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Alec martinez

#27 | 6′ 1″ | 210 lb | Age: 29

Born: July 26, 1987
Birthplace: Rochester Hills, MI, USA
Position: D
Handedness: Left

Bio

Bio: Martinez was drafted by the LA Kings in the 2007 Draft, while playing for Miami University. He has since become a two-time Stanley Cup champion and the 17th man in Stanley Cup playoff history to score the Cup-winning goal in overtime.

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Anze Kopitar

#11 | 6′ 3″ | 224 lb | Age: 29

Born: August 24, 1987
Birthplace: Jesenice, SVN
Position: C
Handedness: Left

Bio

As the 11th overall pick in the 2005 NHL Entry Draft, Kopitar became the first Slovenian to play in the NHL. Kopitar has spent his entire NHL career with the Kings, and following the 2015–16 season, was named the Kings’ captain. Noted for both his offensive and defensive play, Kopitar was awarded the Frank J. Selke Trophy as the best defensive forward in the NHL in 2016.

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Drew Doughty

#8 | 6′ 1″ | 195 lb | Age: 26

Born: December 8, 1989
Birthplace: London, ON, CAN
Position: D
Handedness: Right

Bio

Bio: Doughty is a Canadian defenceman who was selected second overall by the Kings in the 2008 Draft. Doughty made his NHL debut in 2008 as an 18-year-old and was named to the All-Rookie Team. He is a two-time Stanley Cup champion with the Kings, a two-time Olympic gold medallist with the Canadian national team, and a Norris Trophy finalist.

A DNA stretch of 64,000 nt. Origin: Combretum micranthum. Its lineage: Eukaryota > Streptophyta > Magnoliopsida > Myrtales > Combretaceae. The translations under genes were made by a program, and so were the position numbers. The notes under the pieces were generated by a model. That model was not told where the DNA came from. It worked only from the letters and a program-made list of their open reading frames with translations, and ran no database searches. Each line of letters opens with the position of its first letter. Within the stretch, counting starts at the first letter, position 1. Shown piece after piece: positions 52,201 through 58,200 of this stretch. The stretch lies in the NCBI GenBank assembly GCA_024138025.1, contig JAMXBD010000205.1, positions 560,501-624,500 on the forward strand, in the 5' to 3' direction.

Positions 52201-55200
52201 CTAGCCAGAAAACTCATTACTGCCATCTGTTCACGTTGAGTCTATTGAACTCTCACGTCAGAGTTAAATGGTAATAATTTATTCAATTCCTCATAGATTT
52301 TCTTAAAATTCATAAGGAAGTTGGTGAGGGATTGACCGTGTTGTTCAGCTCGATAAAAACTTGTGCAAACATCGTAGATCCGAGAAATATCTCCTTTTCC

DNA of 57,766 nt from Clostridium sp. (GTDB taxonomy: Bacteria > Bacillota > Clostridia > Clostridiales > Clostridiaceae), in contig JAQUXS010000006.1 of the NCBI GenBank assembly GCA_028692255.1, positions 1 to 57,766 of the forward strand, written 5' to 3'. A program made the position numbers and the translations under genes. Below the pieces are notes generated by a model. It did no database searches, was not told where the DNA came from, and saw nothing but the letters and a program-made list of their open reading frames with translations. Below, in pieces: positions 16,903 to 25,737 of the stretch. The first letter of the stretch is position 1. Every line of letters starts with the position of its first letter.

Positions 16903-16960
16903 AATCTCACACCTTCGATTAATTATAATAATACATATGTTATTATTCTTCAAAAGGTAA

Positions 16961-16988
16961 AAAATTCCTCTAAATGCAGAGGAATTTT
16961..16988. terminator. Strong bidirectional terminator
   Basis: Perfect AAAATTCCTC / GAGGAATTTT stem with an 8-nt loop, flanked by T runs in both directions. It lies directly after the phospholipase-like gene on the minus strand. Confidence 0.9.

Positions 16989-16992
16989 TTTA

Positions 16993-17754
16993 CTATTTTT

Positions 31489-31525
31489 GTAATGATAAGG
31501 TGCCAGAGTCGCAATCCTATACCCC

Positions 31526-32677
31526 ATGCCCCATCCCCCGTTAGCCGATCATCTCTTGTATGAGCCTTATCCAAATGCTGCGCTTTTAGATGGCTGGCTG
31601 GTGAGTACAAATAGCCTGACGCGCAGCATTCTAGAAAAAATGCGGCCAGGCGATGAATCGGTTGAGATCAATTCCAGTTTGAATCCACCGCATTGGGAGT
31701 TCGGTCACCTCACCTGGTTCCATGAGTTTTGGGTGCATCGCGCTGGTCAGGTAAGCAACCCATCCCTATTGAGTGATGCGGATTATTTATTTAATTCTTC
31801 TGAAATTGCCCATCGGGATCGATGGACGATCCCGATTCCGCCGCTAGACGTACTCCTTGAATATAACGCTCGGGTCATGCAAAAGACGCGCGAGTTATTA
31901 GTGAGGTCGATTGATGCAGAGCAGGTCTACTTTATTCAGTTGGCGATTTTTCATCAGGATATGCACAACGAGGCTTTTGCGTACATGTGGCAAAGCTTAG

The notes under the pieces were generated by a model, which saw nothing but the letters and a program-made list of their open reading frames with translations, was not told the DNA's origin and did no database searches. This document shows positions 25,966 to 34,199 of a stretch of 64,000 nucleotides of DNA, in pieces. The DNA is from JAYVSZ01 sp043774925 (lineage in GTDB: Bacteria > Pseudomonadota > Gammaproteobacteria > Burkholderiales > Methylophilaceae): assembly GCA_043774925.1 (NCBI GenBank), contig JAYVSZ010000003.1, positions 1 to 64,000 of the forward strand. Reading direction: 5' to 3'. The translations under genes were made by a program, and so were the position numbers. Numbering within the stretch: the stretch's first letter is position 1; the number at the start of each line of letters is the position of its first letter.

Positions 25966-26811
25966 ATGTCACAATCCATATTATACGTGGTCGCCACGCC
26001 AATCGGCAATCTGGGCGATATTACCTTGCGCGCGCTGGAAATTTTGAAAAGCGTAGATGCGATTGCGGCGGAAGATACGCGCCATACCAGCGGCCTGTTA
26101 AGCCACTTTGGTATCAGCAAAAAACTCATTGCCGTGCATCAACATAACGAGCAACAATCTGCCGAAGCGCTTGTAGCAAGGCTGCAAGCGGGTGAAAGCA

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Tyler Toffoli

#73 | 6′ 1″ | 200 lb | Age: 24

Born: April 24, 1992
Birthplace: Scarborough, ON, CAN
Position: C
Handedness: Right

Bio

Toffoli is a Canadian professional ice hockey forward, drafted by the Kings in the second round of the 2010 Draft. Toffoli scored his first career NHL goal in his second game in a 4–0 victory over the Phoenix Coyotes in 2013. He was also named the 2012–13 AHL All-Rookie Team.
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Jeff Carter

#77 | 6′ 4″ | 215 lb | Age: 31

Born: January 1, 1985
Birthplace: London, ON, CAN
Position: C
Handedness: Right

Bio

Carter began his hockey career playing in the Ontario Hockey League in Canada before joining the AHL and playing for the Philadelphia Flyers. He was then traded to the Colombus Blue jackets before joining the LA Kings in 2012, where he has since won two Stanley Cups with the Kings.

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Jonathan Quick

#32 | 6′ 1″ | 218 lb | Age: 30

Born: January 21, 1986
Birthplace: Milford, CT, USA
Position: G
Handedness: Left

Bio

Bio: Quick is the current goaltender for the LA Kings and was selected by Los Angeles at the 2005 NHL Entry Draft. Previously, Quick was a silver medalist with USA at the 2010 Winter Olympics. He’s won two Stanley Cup championships with the Kings, along with being the most recent goaltender to be awarded the Conn Smythe Trophy as the Most Valuable Player (MVP) of the 2012 Stanley Cup playoffs.